Short Sharp Interview- Jan Richards

PDB: In 25 words or less, who is Dusty Dexter?
 
Dusty’s the newest PI on the block. She doesn’t play by the rules, ok she doesn’t know the rules, but she doesn’t let that stop her. (And she can’t count.)
PDB: Female Private Eyes seem few and far between, which ones do you admire?
 
Actually, there are heaps of female PIs. For a start there’s Tara Moss’s Makedde Vanderwall the former model turned investigator, then there’s Leigh Redhead’s Simone Kirsch former stripper turned PI, and Kerry Greenwood’s Phyrne Fisher high-society Englishwoman who finds her home in Melbourne. And they’re just a few Aussie-based females out there solving crime.
 
Of course I love Janet Evanovich’s Stephanie Plum, the inspiration for Dusty, and Sue Grafton’s alphabet crime fighter Kinsey Millhone, and who could forget Dusty’s heroines Charlie’s Angels.
 
There are female PIs from all walks of life out there chasing down the bad buys, and many of them, like Dusty, are doing it on their own. Go girls!
PDB: Dusty’s adventures where first serialized in an Australian newspaper. Can you tell us something about that?
 
The novel was serialised in nine regional Australian newspapers, Monday to Friday, 500 words per day. APN News and Media wanted to offer readers something different and the “continuous novel” was one of a number of initiatives. They also wanted to give readers something that would keep them coming back to the newspaper every day. 
 
Focus group research a couple of months into the serialisation showed that Dusty Dexter was recognised by readers. The format and word count were based on studies of how much time people spend reading the newspaper. I have anecdotal evidence, letters to the editor, blog comments and emails that show that a readership was established, although it’s hard to know how many people were reading Dusty. 
 
I think eight months is a long time to read a novel, and to remember things like a red herring in chapter two. I know a lot of people dropped off, or read bits and pieces. I think this worked in my favour as far as selling copies now that the serialisation is over.
 
I’m not sure why Dusty was chosen from the novels submitted. I suspect the fun, easy-to-read style, the coastal Australian location, and that in Australia the crime genre is very popular played a part.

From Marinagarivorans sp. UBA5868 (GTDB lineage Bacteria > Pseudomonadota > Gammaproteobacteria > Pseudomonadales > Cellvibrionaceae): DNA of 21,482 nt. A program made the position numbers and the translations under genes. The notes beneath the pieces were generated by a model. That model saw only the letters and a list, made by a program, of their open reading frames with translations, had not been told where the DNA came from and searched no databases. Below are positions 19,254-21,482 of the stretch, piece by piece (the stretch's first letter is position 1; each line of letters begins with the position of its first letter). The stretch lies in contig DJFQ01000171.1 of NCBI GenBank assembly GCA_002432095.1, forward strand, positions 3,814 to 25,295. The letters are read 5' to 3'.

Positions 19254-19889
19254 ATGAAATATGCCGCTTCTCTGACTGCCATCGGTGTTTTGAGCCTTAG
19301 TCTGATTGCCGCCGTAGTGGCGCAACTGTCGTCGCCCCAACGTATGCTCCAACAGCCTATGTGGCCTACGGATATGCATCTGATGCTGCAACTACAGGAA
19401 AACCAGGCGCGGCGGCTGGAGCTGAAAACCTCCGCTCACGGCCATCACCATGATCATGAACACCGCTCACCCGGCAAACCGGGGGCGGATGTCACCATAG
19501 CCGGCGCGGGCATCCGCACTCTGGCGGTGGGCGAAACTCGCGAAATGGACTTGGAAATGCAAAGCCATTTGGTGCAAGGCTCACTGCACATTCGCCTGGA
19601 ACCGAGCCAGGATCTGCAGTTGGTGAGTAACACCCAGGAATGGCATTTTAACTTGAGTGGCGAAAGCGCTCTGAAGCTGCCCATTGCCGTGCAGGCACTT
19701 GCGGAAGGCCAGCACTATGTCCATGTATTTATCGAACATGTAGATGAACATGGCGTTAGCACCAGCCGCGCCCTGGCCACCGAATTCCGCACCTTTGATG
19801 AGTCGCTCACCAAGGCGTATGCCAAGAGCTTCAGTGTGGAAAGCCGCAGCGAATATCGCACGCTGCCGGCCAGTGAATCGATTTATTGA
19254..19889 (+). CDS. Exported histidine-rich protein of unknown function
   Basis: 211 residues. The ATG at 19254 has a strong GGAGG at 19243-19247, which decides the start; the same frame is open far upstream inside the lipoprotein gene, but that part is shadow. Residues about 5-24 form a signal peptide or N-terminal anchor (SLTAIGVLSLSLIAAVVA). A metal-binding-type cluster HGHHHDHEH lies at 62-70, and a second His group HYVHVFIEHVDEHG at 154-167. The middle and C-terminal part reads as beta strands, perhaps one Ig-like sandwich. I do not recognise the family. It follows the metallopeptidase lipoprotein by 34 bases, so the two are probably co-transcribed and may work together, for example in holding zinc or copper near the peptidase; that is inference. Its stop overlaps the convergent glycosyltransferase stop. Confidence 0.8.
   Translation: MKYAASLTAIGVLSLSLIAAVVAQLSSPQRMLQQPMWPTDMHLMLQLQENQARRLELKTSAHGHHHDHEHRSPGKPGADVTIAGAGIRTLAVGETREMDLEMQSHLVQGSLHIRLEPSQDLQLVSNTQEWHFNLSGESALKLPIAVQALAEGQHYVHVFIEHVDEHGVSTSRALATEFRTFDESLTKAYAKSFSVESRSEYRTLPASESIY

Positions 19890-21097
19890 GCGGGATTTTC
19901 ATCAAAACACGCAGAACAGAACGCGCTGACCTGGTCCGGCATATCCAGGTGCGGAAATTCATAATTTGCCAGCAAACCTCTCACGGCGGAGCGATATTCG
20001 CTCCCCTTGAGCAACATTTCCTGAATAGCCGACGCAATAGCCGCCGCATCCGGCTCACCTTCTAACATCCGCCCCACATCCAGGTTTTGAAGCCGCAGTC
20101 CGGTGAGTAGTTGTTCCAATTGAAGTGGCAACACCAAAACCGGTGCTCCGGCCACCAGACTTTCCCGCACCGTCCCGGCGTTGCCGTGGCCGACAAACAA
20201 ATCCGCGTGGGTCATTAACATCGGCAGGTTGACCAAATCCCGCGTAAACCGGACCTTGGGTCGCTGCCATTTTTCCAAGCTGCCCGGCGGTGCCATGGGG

PDB: Who should play Dusty in the film version?
 
Drew Barrymore. Charlie’s Angles’ bad-girl Drew, as Dylan Sanders, is Dusty’s idol. She gets all her best moves, and fashion hints, from watching her Charlie’s Angels DVDs.
PDB: What is Rikki & The Writer?
 
My niece Rikki Richards is a writer, of gothic romance as Tess Kidston, and a Dusty fan. I was blogging about having trouble with the sequel and Rikki wrote a few hundred words, Dusty style, to get me going. 
 
I wrote the next few hundred words and it continued from there. I think she did a great job changing genres, and we both had fun doing it. The story isn’t finished, we’re having a break while Rikki is studying – biological science and genetic engineering. (She’s much smarter than her aunt.) 
 
Rikki and her sister Sasha, 16, are responsible for my book trailer which is on You Tube. It was completed in five hours – filming and editing. I did the voice over.
 
PDB: What’s on The Cards for you now?
 
Continuing promotion of Dusty and rewriting of the sequel. But that has to wait until I finish the TEFL course – I’m aiming to be in Seoul in February to teach English for a year. Dusty might turn up solving crime in Korea.
 

Published by PaulDBrazill

A writer and teacher, from England and living in Poland. 'The Poundland Poe.' Books include The Last Laugh, Guns Of Brixton, and Gumshoe Blues. This/ That/ & The Other.

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